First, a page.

Without a formal commissioning into the army, I “fought” for the unity of Nigeria during the 30-month long Nigerian Civil war, when I served as a Field Captain (Medical Officer) with the Nigerian Army at the 3 Field Ambulance of 3 Division, Nigerian Army, Port Harcourt, at a time when the former President of the country, Chief Olusegun Obasanjo, was General Officer Commanding the 3rd Marine Commando. At the end of the war in January 1970, I was the only Medical Officer with the Federal Nigerian Army at Owerri, which was then serving as the de facto headquarter of the war affected parts of the country. So, the lot of supervising the arrival of various cadres of medical personnel from the war affected zones, naturally fell on me. This establishment of some order among the medical personnel as they emerged from the war affected parts of the Country by me then, was the commencement of the re-establishment of medical services in those parts of the country after the war!


I served as Vice-Chancellor of the University of Port Harcourt from July 2000 to July 2005. During that period, the university attained spectacular growth and achievements in all aspects of its operations. I attracted large amount of funds from governments, corporate as well as philanthropic organizations into the University for its development. Additionally, I launched a Silver Jubilee Endowment Fund and wrote personal letters to all the staff of the university (over 3,000) and implored them to make contributions voluntarily. Over 1000 staff responded and contributed handsomely. Academic standards improved as a result of a more business-like posture of Senate. In 1999, before I became the Vice-Chancellor of the University, the Institution was ranked 25th among 36 Federal and State Universities by the National Universities Commission (NUC) “based on the quality of academic programmes”. However, following the November 2002 “accreditation revisitation of programmes with denied accreditation status” exercise, the University was then ranked FIRST along with the University of Agriculture, Abeokuta, after I had served for just two years as its Vice-Chancellor. Furthermore, fake students were de-registered; cultism was drastically reduced and new specialized courses that are critical to the nation’s economy, like those in Gas and Environmental Engineering, were introduced. I established many institutions that endured like the Institute of Petroleum Studies and the Centre for Health and Development, where I am Director till this day and where very active research work is currently going on. Furhtermore, I vastly expanded the opportunities for staff and students to undertake study visits to Universities abroad under Exchange/Linkage Programmes of the University’s Advancement Centre, which was established by me. Problems of utilities, infrastructure and security were tackled vigorously. I secured the hosting rights for the University for the Nigerian Universities Games, NUGA 2004 Games. The university hosted the Games in November and December 2004 in such a remarkable manner, that the 2004 Games are now considered to be the best ever staged in the Nigerian University System. Under my leadership the university constructed a modern Sports village for the Games which is now acclaimed to be the best in the Nigerian University System. The Olympic size swimming pool in the village which is built by the mythra technology is reported to be one of the best ten in the world. The University’s performance in sporting activities during my tenure as Vice-Chancellor was excellent. It ranked first on the medal list at the West African Universities Games which were held in 2003 at Ouaguadougo in Burkina Faso and also first at the NUGA 2004 Games. At the NUGA Games 2000 and 2002 at the Ahmadu Bello University and University of Ibadan respectively, the university placed second on both occasions.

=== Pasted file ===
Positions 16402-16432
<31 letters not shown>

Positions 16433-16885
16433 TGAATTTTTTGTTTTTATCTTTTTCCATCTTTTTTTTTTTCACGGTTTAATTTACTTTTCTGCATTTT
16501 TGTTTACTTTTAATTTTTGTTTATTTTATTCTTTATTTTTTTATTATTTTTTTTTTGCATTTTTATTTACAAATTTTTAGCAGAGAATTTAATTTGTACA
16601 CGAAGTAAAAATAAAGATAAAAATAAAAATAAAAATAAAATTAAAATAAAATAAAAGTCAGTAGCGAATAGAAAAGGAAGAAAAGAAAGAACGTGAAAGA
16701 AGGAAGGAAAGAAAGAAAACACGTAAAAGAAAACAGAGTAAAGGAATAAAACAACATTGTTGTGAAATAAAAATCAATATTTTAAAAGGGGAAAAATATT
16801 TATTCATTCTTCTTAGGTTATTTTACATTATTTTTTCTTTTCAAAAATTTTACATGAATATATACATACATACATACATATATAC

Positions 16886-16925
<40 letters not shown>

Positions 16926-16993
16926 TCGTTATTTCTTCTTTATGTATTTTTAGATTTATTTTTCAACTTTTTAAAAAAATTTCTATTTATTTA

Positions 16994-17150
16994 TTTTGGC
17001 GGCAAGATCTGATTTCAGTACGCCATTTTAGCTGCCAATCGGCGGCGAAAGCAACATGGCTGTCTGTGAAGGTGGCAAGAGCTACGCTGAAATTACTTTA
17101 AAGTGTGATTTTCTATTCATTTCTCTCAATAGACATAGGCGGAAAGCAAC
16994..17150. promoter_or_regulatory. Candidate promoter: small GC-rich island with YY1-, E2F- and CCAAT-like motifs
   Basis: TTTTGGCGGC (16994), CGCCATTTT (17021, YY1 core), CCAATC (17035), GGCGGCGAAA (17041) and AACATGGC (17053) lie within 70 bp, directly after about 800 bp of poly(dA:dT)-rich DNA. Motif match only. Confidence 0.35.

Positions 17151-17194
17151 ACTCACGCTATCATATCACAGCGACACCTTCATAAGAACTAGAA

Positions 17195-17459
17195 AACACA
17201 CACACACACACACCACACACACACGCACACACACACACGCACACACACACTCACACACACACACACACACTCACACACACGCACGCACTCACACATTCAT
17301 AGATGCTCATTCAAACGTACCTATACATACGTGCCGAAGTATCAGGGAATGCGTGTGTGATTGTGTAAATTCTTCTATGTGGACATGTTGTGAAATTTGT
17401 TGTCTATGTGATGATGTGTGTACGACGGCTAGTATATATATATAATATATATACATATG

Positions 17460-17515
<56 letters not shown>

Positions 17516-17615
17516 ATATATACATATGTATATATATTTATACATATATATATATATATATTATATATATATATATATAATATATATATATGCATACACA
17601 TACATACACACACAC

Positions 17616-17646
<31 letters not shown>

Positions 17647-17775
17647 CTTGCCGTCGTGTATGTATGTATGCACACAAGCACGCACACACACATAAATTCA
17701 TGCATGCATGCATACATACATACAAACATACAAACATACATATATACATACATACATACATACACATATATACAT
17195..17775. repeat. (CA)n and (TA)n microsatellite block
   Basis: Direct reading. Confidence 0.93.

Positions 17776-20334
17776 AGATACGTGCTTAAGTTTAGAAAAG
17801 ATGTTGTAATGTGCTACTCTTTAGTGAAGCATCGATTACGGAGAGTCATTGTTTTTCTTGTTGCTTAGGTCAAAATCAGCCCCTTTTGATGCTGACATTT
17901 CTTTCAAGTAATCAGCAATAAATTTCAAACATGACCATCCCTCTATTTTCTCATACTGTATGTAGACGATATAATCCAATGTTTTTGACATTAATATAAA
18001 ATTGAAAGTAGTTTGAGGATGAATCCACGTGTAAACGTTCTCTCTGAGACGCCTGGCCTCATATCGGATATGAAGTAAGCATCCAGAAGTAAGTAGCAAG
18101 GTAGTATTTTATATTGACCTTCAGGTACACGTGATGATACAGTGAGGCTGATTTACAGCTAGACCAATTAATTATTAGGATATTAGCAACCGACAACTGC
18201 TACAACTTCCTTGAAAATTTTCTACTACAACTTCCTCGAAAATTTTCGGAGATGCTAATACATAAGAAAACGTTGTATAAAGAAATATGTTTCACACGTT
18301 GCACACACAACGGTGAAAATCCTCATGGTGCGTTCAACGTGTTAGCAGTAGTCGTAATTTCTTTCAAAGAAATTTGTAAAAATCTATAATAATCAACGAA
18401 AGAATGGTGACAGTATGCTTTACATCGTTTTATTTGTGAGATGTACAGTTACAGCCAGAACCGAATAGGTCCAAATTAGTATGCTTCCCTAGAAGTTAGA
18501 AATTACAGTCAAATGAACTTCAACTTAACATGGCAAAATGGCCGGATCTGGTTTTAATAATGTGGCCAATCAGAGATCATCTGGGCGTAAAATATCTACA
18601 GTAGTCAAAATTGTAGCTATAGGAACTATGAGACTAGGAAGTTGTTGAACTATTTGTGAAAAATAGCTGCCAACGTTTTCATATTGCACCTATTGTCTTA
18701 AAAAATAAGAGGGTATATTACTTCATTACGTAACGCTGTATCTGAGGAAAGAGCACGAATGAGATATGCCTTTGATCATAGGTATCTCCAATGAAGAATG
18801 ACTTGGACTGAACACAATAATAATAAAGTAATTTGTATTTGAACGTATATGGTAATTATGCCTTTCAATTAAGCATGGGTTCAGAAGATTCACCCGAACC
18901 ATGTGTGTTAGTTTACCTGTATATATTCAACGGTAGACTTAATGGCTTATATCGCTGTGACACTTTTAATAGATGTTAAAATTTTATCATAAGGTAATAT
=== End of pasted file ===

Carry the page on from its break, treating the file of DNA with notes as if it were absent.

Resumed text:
Prior to my substantive appointment in July 2000, I had been appointed Acting Vice-Chancellor on two different occasions by the Federal Government: January 1995 – March 1996 and January 2000 – July 2000. The acting appointments were all made at periods during which the University of Port Harcourt was going through tremendous administrative difficulties. It was felt that I had the administrative capability that would enable me to return the University back to a path of rectitude on both occasions. So, I currently have in my possession, three letters of appointment as Vice-Chancellor of the University of Port Harcourt – two in acting capacities and one in a substantive capacity.